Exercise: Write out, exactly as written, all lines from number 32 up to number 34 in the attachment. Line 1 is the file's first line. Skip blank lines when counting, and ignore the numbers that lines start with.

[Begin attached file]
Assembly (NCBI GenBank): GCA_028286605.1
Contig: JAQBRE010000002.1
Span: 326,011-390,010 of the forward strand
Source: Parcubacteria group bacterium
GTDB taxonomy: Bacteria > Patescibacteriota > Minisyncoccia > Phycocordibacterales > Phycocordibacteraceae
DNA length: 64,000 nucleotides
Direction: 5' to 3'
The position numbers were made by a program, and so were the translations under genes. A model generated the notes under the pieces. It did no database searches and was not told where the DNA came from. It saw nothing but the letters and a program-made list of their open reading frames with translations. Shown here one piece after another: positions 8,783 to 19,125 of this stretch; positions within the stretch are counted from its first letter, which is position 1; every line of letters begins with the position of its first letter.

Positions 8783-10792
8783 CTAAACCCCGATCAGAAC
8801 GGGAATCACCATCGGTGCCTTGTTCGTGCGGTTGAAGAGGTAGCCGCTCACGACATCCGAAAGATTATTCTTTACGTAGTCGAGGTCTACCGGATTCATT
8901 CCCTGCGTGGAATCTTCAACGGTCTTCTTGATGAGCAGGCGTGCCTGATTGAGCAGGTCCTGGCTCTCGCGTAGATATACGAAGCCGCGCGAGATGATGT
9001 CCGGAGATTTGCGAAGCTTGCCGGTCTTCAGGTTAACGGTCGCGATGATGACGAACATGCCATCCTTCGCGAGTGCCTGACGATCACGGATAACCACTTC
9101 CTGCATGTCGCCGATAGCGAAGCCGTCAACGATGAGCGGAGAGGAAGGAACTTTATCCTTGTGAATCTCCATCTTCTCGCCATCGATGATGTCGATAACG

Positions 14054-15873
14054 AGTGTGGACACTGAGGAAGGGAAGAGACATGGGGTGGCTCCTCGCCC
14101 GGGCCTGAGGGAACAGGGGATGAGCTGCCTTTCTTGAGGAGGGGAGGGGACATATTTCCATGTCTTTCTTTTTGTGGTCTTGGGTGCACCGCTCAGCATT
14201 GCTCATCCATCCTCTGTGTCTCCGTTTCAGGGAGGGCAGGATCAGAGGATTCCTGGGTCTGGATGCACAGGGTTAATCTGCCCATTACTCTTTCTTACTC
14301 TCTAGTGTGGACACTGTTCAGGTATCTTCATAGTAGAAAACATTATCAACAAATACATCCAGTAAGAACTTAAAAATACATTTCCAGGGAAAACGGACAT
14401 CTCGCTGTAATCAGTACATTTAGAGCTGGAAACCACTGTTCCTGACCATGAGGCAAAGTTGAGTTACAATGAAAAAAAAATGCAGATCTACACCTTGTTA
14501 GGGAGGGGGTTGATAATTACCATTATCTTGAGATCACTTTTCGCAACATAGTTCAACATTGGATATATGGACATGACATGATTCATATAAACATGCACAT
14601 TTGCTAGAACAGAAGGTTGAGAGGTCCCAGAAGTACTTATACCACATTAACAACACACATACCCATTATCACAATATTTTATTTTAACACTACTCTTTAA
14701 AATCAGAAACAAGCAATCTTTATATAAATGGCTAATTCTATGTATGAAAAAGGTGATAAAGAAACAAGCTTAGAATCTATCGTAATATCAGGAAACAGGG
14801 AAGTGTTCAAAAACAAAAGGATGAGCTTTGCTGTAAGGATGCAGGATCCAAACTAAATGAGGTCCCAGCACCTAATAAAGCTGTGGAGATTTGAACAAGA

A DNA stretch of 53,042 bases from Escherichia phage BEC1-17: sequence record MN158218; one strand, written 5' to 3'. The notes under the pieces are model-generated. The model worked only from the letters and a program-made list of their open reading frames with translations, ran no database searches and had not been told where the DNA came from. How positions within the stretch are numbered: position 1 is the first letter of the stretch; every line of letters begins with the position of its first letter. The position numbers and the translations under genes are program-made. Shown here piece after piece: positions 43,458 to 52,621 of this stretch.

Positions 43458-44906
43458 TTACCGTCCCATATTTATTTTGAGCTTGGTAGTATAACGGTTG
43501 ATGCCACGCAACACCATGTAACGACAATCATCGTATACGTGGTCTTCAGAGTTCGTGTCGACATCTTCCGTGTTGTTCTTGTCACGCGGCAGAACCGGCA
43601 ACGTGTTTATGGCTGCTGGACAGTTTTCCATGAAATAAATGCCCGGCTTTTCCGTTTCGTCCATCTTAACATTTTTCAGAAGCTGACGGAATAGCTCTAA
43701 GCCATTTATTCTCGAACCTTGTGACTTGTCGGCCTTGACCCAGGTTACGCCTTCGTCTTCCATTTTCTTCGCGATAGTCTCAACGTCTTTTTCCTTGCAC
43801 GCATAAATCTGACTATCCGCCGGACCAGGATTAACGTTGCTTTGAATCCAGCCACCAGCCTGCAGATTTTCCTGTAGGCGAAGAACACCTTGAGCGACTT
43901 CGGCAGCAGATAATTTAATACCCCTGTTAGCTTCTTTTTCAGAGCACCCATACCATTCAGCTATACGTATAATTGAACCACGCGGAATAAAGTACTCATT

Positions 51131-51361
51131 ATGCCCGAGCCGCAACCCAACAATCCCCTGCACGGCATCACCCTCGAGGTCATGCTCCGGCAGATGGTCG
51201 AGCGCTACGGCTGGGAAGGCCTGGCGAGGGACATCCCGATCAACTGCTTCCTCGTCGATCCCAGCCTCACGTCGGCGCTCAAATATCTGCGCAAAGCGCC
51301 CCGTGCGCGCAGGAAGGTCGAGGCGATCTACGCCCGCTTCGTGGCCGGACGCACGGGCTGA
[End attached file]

43901 CGGCAGCAGATAATTTAATACCCCTGTTAGCTTCTTTTTCAGAGCACCCATACCATTCAGCTATACGTATAATTGAACCACGCGGAATAAAGTACTCATT

Positions 51131-51361
51131 ATGCCCGAGCCGCAACCCAACAATCCCCTGCACGGCATCACCCTCGAGGTCATGCTCCGGCAGATGGTCG